Long Beach, CA
The Long Beach Department of Health and Human Services (DHHS) successfully completed a three-day Community Assessment for Public Health Emergency Response (CASPER) that was conducted to measure residents’ knowledge of mosquito behavior, Zika, and how to protect against mosquito-borne illnesses. The innovative collaboration between Public Health and Vector Control makes this community assessment the first of its kind in the United States.
“We are taking a proactive stance to educate the community about Zika,” said Mayor Robert Garcia. “Our health team is working hard to ensure that as a city, we are knowledgeable and fully prepared for any possible transmission in the future.”
From July 20 to July 22, field teams conducted interviews at 197 households, from 30 randomly selected census blocks within Long Beach; and the Long Beach Vector Control Program conducted a mosquito assessment at each of the census blocks.
“The CASPER is a proactive approach that will help target the City’s mosquito and Zika education efforts moving forward,” said Dr. Anissa Davis, City Health Officer. “In the event of local transmission of Zika in Long Beach, this information will facilitate a more efficient and effective response to prevent the outbreak from spreading.”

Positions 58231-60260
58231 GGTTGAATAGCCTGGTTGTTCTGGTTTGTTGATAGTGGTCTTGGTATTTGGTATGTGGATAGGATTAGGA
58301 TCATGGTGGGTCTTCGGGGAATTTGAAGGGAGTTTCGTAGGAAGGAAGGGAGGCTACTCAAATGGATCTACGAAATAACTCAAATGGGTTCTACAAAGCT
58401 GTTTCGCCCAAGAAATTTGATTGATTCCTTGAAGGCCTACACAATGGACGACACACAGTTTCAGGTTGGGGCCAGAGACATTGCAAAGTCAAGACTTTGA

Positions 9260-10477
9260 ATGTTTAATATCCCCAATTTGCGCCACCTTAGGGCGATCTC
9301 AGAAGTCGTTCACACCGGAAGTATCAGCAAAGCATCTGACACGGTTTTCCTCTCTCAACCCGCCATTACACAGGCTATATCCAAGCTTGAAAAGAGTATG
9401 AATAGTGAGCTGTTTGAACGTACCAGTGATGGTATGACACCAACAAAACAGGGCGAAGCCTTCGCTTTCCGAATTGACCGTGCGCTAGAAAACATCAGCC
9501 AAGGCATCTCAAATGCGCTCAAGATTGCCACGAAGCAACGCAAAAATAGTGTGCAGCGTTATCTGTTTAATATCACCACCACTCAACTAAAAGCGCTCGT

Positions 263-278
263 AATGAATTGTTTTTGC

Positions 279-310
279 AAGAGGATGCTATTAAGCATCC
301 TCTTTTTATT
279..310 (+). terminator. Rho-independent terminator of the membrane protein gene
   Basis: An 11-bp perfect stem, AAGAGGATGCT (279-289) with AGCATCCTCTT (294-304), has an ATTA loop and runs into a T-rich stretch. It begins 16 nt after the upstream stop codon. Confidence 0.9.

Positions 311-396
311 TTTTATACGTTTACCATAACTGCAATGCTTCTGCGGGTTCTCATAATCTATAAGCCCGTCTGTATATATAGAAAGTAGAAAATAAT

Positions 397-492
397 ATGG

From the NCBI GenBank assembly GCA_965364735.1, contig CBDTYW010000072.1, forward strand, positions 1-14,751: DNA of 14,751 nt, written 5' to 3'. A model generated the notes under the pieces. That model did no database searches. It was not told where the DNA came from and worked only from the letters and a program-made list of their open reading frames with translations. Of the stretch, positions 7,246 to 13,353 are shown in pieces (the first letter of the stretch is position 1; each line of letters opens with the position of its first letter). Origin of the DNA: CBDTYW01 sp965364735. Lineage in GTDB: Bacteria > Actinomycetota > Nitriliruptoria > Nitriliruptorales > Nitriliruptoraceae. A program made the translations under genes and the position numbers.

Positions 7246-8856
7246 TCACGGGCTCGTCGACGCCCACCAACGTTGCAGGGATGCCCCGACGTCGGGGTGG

Approximately 80 personnel from DHHS, Long Beach Police and Fire Departments, the California Department of Public Health (CDPH), the Centers for Disease Control and Prevention (CDC), staff from neighboring health jurisdictions, and community volunteers were deployed during the event.
The Aedes aegypti mosquito, which has the potential to carry Zika virus, was first identified in two distinct areas of Long Beach in June 2017. Currently, the mosquitoes in Southern California do not carry Zika virus, but it is possible that they could become infected in the future. DHHS is taking measures to prepare for the possibility of local transmission.